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September 29, 2022

ReCork develops carbon negative midsole material

Canadian footwear group Sole has launched a shoe under its ReCork brand using technology it claims is a high performance, low footprint alternative to carbon-intensive fossil fuel foams.

By Michelle Russell

ReCork, the wine cork recycling programme owned by Sole, has developed a range of shoes produced using upcycled cork.

The brand is hoping to revolutionise the footwear industry by producing a material that offers all the functional benefits of a petroleum based foam, while consisting of more than 75% recycled natural cork. The first look at this new material will appear in the Sole x UBB Jasper Chukka shoe.

The footwear industry accounts for 700,000,000 kilograms of greenhouse gas emissions per year, making up 1.4% of all global climate impacts, according to Sole. Of those emissions, 34% are generated through raw material extraction and processing of fossil fuels to create synthetic materials like EVA and polyurethane foams.

Cork grows as the bark of the cork oak tree, sustainably harvested without cutting the tree down. To grow 1kg of cork, the tree absorbs an average of 55kg of CO2 from the atmosphere, meaning that natural cork represents 55 times its own weight in carbon sequestered, the company explains. This carbon sink means that even accounting for the processing and transport of the material, components made using ReCork recycled cork are carbon negative—each midsole pair has a footprint of -4.71kg CO2e, which means it removes 4.71kg of carbon from the atmosphere.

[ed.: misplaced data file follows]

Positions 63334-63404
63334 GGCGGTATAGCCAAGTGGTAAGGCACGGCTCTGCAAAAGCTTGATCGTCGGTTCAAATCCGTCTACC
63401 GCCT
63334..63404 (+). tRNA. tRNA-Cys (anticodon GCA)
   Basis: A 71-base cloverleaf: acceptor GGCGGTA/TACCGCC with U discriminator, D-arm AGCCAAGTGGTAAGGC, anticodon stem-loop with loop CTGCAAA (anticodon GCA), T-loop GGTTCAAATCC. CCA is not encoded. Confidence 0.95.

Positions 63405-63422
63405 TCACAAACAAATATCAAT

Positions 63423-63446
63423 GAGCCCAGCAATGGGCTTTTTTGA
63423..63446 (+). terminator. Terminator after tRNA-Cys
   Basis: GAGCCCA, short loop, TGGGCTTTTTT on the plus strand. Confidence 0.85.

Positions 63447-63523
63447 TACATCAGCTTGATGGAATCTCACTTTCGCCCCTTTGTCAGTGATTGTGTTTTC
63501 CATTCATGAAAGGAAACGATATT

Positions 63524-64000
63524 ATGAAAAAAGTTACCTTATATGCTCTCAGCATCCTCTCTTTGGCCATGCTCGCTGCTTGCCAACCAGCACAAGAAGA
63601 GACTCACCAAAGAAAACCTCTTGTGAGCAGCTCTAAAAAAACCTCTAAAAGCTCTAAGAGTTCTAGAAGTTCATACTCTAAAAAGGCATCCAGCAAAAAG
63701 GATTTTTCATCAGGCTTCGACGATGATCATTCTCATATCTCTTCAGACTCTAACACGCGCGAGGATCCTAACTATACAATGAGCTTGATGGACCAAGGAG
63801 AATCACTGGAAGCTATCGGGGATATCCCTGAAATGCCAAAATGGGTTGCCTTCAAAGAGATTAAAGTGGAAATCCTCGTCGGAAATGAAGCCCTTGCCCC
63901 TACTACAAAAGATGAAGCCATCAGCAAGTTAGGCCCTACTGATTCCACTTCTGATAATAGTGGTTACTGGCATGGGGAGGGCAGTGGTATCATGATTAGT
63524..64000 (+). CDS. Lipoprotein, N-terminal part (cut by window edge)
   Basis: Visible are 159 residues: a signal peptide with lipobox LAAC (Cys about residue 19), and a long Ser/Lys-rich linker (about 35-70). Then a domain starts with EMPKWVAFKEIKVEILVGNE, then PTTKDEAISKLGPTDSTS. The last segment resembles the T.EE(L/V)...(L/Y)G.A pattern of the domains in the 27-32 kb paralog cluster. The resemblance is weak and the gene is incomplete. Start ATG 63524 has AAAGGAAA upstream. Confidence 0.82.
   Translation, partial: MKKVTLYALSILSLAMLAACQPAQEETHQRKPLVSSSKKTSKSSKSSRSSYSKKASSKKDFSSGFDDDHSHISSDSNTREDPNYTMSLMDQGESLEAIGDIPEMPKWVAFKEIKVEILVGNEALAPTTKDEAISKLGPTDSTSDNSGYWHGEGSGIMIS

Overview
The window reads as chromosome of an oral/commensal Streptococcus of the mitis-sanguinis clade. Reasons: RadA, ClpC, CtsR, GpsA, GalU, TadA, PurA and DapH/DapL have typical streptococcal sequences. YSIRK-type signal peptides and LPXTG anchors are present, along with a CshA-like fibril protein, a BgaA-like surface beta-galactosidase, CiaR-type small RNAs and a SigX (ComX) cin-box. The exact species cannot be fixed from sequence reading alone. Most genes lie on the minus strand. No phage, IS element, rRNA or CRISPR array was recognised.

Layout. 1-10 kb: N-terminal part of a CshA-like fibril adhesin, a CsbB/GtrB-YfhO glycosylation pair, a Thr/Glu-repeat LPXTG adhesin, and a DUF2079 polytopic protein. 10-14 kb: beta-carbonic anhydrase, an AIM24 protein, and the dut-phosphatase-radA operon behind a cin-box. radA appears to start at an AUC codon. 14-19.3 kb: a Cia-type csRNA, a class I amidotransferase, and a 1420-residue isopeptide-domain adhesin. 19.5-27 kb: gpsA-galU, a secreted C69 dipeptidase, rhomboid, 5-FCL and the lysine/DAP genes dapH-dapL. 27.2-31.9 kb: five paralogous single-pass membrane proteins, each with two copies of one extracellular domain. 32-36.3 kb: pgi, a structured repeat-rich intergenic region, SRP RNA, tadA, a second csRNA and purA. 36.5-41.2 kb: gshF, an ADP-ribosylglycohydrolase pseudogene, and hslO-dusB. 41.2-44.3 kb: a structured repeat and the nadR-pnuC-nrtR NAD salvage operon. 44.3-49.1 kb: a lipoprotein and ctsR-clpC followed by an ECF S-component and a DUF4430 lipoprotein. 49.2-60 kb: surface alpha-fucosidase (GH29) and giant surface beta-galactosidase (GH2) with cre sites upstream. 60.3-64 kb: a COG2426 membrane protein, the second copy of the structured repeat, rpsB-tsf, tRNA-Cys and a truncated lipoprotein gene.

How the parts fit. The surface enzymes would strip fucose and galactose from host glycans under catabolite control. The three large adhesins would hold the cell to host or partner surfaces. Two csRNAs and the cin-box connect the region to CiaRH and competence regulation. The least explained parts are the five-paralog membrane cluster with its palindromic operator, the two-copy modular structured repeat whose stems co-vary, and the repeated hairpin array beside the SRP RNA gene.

“This is something never seen before using cork,” says Karla Peckett, VP of brand at SOLE. “Traditionally, cork-based footwear does not bend, twist, or withstand water, and cracks with too much strain. This is the only cork material that matches the functional qualities of petroleum foams. It is flexible, durable, lightweight, cushioning and water resistant.”

This material is the product of thousands of hours of R&D by ReCork’s team, which has been working toward this goal since the brand first started collecting natural wine corks in 2008.

ReCork is set to collaborate with notable global footwear partners eager to incorporate this material in sustainable footwear lines in 2023.

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